Add a file into /etc/apache/conf.d with the text “Include /etc/apache2/git-apache-conf/*” so that apache picks up the new config.

We run a configtest before restarting apache to get more verbose errors in the event of an invalid config. Unfortunately if the config is broken, then the broken config will stay checked-out – it would be nice (but much more complex) to copy the rest of the config somewhere else, check out the changes in a commit hook, and reject the commit if the syntax is invalid.

And that’s it! make sure that the gitosis user has rights to sudo apachectl, and everything’s taken care of. Except,of course, mysql – developers will still need to furtle in the database, and there’s not much we can do about that except for making sure we have good backups.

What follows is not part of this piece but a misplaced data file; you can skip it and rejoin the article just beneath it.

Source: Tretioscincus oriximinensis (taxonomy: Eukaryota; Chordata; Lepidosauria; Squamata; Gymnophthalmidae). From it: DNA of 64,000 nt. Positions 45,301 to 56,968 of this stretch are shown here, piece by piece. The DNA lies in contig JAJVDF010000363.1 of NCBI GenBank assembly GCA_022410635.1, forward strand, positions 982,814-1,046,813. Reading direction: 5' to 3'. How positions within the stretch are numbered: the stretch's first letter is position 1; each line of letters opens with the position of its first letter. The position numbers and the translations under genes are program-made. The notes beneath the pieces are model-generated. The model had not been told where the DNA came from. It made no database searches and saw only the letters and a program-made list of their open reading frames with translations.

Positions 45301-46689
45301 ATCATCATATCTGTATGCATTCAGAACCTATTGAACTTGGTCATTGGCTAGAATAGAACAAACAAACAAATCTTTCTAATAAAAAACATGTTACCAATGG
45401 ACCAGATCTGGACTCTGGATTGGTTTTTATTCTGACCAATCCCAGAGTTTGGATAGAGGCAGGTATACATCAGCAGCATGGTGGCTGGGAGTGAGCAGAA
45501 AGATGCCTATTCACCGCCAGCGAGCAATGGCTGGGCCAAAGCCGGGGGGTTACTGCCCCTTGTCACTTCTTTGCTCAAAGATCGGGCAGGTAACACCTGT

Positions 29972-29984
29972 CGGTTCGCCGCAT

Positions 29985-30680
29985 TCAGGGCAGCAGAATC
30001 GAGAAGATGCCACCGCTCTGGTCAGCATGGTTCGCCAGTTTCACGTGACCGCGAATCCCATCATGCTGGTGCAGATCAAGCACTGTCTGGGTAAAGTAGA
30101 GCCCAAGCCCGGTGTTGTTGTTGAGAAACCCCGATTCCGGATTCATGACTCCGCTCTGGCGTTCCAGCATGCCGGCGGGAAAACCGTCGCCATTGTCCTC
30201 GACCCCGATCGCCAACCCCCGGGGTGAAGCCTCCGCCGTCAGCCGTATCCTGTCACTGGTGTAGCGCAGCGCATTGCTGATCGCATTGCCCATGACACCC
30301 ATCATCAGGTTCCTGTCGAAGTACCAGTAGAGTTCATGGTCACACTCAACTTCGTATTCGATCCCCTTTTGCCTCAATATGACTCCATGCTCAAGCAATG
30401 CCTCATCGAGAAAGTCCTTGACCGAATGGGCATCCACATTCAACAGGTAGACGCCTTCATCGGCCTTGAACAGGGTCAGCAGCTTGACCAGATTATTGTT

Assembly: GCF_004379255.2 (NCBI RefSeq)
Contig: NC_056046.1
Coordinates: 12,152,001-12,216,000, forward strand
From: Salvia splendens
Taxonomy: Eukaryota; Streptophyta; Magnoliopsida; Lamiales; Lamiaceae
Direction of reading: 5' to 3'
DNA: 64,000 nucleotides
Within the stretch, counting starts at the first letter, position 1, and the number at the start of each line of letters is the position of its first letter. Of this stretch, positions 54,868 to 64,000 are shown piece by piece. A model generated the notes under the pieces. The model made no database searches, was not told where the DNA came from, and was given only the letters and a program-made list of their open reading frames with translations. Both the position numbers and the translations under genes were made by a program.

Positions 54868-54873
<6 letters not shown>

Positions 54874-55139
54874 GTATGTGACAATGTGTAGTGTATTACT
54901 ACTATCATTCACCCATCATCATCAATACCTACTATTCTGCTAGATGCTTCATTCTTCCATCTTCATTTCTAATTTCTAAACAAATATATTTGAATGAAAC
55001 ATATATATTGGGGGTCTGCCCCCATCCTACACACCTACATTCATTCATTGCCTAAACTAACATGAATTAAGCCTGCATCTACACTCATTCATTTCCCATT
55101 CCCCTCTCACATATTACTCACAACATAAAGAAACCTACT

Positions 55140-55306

You might be wondering why we chose to involve gitosis at all, and why we didn’t just let the developers push directly to the clone repositories in /etc/apache2 and /usr/share/apache2/htdocs. That would have been a perfectly workable approach, but my experience is that in team-based (as opposed to truly decentralised) development, it’s helpful to have a canonical version of each repository somewhere, and it’s helpful if that isn’t on someone’s desktop PC. Gitosis provides that canonical source
Otherwise, one person pushes some changes to test, some more to live, and then goes on holiday for a week. Their team-mate is left trying to understand and merge together test and live with their own, divergent, repo before they can push a two-line fix.
More experienced git users than I might be quite comfortable with this kind of workflow, but to me it still seems a bit scary. My years of CVS abuse mean I like to have a repo I can point to and say “this is the truth, and the whole truth, and nothing but the truth” :-)